may 2017

interview with qtwo

 

QTWO is definitely a star on our Instagram page, at this point he has won more battles than anyone else. He has been world famous with his style (long before BBB), influencing many new artists. It's pretty common for someone to say "thats Qtwo's style"  His art is complex and may even require an advanced graffiti artist to fully appreciate, one way or another he is not someone who "markets" himself to fame, his work does the talking. He seems pretty low-key... so this may be that rare interview you have been looking for. 

Whats up Qtwo, What got you into graffiti / sketching?

"I’ve been drawing since childhood, ever since I can remember I’ve always been into it. Drew the spider-man from the 1994’s cartoon videotapes, there were Todd McFarlane’s pictures on the covers. False anatomy, a plenty of details such as little spiders all over the spider-man’s body, lots of shadows- I didn’t understand much back then but such an aggressive style of drawing turned me on, I rushed to draw straight away. Well, basically graffiti attracted me for about the same reason. In my hometown in the north of Russia, in Murmansk, there are 2 guys, Trick and Head, thought them some of the coolest in wildstyle when I took interest in graffiti and I haven’t changed my mind. Their walls are really dope and thought to the last detail and made in juicy colors, though in the early period their letters were more aggressive and sophisticated and that’s exactly what lured me, I wanted to do likewise. Moreover, due to the absence of both the internet and proper info about graffiti artists I imagined myself as kinda pioneer, introducing some comics’ elements into graffiti. I still stick to it in fact, something like a wildstyle salad spiced with comics. Haven’t done anything worthwhile on the walls with a mixture of these 2 “ingredients”, but I reckon the best is yet to come."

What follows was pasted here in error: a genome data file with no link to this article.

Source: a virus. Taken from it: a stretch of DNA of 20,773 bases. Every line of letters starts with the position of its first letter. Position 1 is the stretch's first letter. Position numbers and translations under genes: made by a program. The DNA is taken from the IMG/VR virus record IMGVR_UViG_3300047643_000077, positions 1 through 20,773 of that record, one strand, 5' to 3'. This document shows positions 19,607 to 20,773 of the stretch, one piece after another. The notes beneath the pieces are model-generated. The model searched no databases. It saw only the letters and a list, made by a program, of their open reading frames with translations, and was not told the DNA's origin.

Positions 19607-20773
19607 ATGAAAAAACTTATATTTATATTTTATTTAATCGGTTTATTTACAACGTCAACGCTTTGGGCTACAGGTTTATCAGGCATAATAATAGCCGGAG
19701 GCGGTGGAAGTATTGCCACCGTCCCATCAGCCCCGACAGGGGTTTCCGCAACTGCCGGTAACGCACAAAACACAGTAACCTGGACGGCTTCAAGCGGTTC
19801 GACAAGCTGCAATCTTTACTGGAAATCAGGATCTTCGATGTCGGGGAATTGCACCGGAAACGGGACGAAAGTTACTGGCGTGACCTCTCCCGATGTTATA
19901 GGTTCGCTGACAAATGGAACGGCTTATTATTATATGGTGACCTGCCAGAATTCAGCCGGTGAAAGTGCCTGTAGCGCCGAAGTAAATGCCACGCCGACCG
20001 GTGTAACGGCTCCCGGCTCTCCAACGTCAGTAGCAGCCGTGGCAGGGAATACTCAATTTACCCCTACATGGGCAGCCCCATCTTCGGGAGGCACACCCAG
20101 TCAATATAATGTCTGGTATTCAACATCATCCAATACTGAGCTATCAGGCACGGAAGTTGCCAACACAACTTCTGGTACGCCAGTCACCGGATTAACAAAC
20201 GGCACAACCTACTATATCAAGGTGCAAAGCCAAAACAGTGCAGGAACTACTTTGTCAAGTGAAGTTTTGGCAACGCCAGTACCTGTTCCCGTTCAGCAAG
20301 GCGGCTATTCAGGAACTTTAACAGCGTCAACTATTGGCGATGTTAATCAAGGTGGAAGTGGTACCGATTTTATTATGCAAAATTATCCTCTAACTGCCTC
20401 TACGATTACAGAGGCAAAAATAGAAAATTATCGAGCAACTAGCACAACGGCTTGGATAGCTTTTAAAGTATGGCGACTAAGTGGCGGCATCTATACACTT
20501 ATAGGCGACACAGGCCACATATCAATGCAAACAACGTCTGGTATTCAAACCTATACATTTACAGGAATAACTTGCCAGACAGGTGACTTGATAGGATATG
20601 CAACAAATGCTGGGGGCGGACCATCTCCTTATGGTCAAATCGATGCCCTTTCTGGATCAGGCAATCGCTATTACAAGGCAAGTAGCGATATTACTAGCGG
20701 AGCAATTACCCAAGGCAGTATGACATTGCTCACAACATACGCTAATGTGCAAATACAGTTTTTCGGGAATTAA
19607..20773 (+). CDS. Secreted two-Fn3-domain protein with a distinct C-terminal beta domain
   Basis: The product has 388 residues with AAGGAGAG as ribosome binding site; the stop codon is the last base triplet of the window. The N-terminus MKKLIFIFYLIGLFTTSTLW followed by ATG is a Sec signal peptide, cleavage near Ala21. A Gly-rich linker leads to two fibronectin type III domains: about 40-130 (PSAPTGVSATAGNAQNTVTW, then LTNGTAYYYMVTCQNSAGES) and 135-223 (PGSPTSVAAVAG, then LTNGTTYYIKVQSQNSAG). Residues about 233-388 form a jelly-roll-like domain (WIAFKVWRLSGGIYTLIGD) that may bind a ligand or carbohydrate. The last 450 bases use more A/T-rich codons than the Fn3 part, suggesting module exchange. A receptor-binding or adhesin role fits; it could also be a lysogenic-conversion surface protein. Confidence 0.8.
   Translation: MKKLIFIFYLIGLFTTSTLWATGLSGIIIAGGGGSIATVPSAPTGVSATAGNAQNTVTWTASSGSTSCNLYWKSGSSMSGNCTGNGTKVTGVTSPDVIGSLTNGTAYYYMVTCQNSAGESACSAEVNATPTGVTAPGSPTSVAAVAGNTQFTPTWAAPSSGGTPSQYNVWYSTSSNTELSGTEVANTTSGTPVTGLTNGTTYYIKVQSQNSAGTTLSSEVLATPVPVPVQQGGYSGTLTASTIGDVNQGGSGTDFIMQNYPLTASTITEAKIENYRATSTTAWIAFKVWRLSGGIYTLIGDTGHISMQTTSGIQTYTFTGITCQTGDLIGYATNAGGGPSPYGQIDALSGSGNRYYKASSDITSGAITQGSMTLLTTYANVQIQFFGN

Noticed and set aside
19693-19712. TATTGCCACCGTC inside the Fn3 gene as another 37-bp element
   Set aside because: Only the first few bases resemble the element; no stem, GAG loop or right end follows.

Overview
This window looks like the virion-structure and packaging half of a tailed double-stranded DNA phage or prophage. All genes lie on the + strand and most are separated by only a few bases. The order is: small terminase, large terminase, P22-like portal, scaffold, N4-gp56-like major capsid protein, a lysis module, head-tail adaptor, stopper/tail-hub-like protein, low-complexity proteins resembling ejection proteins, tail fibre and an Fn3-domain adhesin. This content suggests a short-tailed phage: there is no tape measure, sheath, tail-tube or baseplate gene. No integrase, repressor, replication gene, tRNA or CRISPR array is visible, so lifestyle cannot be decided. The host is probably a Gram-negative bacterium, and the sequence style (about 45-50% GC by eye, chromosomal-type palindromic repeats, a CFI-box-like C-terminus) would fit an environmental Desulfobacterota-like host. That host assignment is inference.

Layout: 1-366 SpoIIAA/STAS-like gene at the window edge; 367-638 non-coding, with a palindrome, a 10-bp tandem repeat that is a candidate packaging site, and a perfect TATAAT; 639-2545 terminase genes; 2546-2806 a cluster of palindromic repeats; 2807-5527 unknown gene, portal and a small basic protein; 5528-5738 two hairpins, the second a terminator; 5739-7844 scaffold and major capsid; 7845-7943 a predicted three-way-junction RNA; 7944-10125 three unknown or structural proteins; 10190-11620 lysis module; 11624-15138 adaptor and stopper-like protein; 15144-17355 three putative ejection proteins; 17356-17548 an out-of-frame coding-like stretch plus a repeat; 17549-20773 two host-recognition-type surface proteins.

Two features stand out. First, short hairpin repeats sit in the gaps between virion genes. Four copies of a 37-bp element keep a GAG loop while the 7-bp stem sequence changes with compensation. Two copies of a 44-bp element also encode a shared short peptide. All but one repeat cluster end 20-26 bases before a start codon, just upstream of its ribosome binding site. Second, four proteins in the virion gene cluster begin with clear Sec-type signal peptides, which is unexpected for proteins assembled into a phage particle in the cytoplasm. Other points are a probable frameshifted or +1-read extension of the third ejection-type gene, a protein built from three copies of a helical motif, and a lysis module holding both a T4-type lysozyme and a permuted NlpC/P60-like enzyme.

Who were your inspirations? who are your favorite artists?

"When a child I was inspired by the comics artists whose works I had, such as Mark Bagley, Todd McFarlane, Jeffry Scott Campbell, John Romita Jr., Humberto Ramos, basically they all were The Spider-man comics artists. My passion for graffiti stemmed from Need For Speed: Most Wanted and Getting Up. Later, wandering around my town, I came across Trick's and Head's walls, these guys just were blowing up the halls of fame. There were other guys I liked but when i got to know the game rules i realized those dudes' works were a bunch of crap. I was gradually falling for hip-hop and of course i wanted to get hold of some loose threads, this was the time i discovered one more source of inspiration. Such clothes could be found in only one shop in our town, the brands were Ecko Unltd. and Tribal Gear. The prints on those threads literally stunned me and filled me with desire to create dope stuff for life, using elements of graffiti, tattoo sketches and lettering to make an explosive mixture."